The kernel column #96 with Jon Masters – 2010 in review
2010 was another exciting year for the Linux kernel and its community. Over the course of four kernel releases and many tens of thousands of mailing list messages, over one thousand individual developers (some working alone, some working for corporations) contributed two new architectures, several new file systems, and drivers for key hardware in the form of the Nouveau Nvidia driver (produced independently of Nvidia) and an open source Broadcom driver for its recent Wi-Fi chips. Of course, many more features were added, too…
Along the way, we also had two huge flame wars, several major security holes (one of which had been around for many years) were fixed, and many regressions were tracked and squashed. But if the year had to be summarised in a word, that word would be scalability. 2010 saw work on almost every aspect of the kernel – from Nick Piggin’s VFS (virtual file system) scalability patches to Arnd Bergmann’s BKL (Big Kernel Lock) removal work, and countless other efforts in between. You will see that recurring theme in the following month-by-month summary. If you’d like to see some more figures to accompany this timeline, visit the Linux Foundation website (linuxfoundation.org). Their annual kernel report focuses on overall numbers, not on individual features as we do here.
The year began with the rc3 release of kernel 2.6.33. This was the first kernel since the major Enterprise Linux vendors had chosen to base their next products on 2.6.32. New patches posted for discussion (but not necessarily merging into the kernel) included Mel Gorman’s Memory Compaction patches that literally ‘defragment’ physical memory to allow for larger contiguous regions to be used in certain allocations where contiguousness is required, for example in DMA operations withindevice drivers.
January also saw a brief discussion around kernel mode setting. Since modern kernels increasingly include in-kernel support for setting up graphics modes, it isn’t necessary for user-space software like Xorg to do this heavy lifting now. But Linus Torvalds was in no rush to remove user-space support for mode setting entirely, preferring to wait several years until all the kinks are gone and nobody is left using an older incompatible distribution.
February saw the release of 2.6.33. The new kernel included support for the reverse-engineered Nvidia driver (Nouveau) and the Data Replicated Block Device (DRBD), which apparently is now even in use on the kernel.org servers for replicating out content. Linus, who was growing increasingly unhappy with developers posting patches late in the ‘merge window’ (the period of time in which features are allowed into a new release) began making noises about reducing the merge window for 2.6.34, even closing it randomly in order to force good behaviour of posting patches early. This is a threat he did actually partially carry out in the following month.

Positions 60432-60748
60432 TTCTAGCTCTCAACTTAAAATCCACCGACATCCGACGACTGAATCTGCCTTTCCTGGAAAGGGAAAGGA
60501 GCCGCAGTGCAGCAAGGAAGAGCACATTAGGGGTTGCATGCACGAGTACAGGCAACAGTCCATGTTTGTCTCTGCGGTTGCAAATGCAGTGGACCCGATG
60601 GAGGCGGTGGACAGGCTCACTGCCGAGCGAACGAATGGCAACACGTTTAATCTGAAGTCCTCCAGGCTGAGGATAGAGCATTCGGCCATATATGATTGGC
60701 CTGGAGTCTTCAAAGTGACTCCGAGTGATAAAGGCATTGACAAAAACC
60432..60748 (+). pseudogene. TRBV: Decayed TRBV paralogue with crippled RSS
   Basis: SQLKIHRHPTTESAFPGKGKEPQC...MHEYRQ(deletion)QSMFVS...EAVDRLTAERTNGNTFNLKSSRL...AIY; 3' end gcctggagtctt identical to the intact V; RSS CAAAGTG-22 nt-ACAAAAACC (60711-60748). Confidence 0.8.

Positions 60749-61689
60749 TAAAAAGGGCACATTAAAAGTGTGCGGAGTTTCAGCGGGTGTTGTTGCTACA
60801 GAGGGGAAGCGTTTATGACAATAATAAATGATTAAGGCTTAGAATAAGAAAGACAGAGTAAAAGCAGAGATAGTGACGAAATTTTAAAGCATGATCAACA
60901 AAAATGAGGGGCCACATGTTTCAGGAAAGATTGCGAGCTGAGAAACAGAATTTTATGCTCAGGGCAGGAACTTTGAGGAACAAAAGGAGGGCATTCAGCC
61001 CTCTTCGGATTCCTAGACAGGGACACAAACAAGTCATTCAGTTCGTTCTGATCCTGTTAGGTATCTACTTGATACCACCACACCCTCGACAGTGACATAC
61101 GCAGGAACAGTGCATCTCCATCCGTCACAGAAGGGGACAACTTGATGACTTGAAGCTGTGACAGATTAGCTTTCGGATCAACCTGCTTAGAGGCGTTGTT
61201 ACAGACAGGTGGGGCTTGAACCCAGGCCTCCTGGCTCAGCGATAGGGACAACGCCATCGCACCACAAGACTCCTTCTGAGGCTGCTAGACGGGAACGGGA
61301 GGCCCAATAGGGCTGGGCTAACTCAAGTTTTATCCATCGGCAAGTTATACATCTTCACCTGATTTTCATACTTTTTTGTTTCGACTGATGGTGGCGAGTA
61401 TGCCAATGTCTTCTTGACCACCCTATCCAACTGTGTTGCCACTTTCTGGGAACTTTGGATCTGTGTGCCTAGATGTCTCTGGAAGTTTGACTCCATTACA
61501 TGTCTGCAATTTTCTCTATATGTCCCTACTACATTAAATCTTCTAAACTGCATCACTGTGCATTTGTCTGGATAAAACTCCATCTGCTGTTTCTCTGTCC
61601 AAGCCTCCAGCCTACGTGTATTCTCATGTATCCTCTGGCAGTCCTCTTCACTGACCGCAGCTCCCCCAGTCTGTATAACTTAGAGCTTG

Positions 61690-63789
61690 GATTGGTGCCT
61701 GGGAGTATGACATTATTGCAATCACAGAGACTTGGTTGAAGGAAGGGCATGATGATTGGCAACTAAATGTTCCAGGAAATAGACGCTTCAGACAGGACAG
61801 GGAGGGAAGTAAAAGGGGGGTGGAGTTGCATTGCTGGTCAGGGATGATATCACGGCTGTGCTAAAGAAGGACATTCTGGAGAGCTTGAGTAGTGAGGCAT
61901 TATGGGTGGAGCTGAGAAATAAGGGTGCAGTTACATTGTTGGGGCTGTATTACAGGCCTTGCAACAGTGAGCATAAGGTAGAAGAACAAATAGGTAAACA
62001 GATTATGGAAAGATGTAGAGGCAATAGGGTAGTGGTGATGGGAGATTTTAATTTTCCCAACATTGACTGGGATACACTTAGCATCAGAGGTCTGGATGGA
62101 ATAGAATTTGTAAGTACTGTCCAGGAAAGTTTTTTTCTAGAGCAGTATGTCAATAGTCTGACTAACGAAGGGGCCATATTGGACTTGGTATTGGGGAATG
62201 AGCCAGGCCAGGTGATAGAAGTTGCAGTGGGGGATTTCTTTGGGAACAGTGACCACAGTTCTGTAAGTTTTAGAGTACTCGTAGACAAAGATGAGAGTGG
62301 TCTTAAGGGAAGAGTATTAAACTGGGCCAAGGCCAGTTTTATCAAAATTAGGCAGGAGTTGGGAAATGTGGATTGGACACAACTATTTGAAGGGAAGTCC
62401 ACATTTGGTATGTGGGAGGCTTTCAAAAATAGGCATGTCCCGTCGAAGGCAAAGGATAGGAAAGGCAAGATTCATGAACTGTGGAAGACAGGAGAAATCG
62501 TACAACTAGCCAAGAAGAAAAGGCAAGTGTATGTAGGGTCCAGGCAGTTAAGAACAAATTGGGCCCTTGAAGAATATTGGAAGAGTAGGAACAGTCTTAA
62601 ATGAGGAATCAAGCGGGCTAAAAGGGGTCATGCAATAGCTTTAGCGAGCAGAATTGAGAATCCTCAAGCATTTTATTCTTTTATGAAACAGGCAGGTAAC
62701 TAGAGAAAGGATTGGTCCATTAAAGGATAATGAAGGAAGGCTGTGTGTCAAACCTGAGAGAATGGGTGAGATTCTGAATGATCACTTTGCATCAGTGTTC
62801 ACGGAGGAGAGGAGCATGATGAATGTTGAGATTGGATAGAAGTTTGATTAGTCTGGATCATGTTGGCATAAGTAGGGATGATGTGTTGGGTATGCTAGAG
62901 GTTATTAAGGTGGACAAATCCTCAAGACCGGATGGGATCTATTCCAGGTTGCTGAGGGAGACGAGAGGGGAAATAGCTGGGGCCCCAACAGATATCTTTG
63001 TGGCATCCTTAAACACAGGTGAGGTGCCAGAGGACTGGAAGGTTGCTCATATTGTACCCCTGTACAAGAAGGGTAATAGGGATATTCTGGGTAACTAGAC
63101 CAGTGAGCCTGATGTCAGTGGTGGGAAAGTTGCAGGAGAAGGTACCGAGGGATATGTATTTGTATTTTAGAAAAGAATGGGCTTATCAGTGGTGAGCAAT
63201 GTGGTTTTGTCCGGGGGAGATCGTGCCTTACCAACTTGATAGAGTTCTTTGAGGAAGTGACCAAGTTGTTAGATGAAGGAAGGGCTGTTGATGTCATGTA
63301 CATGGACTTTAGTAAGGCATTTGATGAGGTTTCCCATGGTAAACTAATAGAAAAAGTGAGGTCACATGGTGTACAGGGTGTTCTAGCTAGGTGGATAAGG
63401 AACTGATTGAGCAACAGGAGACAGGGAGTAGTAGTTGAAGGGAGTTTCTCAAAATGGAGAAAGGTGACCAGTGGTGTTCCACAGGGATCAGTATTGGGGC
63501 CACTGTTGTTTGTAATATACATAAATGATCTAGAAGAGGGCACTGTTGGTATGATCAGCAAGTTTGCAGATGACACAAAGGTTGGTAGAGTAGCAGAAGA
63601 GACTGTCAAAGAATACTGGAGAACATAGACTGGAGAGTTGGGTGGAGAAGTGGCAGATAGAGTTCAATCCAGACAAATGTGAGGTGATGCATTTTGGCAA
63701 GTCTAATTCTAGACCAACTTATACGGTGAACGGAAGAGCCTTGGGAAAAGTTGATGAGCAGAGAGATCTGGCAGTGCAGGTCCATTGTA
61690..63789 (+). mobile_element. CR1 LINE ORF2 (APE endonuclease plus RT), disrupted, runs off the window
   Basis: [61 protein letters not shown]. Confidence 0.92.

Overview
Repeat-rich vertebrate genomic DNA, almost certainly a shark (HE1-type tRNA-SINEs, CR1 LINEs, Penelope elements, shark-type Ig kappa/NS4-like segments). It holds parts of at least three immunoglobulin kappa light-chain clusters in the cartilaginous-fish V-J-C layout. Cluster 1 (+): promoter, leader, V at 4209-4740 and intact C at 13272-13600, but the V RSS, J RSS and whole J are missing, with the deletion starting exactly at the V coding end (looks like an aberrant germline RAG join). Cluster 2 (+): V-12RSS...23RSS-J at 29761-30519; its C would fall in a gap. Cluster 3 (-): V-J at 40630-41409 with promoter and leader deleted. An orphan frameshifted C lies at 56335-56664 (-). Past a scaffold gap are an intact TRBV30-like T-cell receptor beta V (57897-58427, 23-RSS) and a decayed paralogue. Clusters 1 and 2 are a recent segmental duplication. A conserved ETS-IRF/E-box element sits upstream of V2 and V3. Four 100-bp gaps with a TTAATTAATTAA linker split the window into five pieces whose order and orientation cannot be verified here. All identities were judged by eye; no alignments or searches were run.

The first nasty security hole of 2010 reared its ugly head in February. A problem was discovered in the kernel’s compatibility code for running a 32-bit distribution ‘user space’ on a 64-bit kernel. The exploit involved 32-bit code attempting (and failing) to run 64-bit code, which confused the kernel enough that it could be abused into causing a panic (crash).
March saw the closing (early, as threatened… then partially relaxed as Linus admitted he was “too much of a softie”) of the 2.6.34 merge window. New features that were accepted included Rafael J Wysocki’s excellent work on ‘asynchronous suspend and resume’, allowing the kernel to optimise the process of shutting down unused devices and the time taken for suspend. There was also a massive flame war around the merging of an incompatible set of patches for the Nouveau driver. Nouveau had previously been shipping (as a separate patch) in Fedora for some time. Linus was still very unhappy it hadn’t been merged sooner and blew a fuse when a patch that would have required distribution updates to Fedora 12 (which were not forthcoming as work was happening in the more experimental ‘rawhide’ area of Fedora) in order to test landed in Nouveau. Linus said, “I’m not going to release a kernel that I can’t test.” It got sorted out (not entirely cleanly) with special libraries built for Linus by Dave Airlie, the poor graphics subsystem maintainer.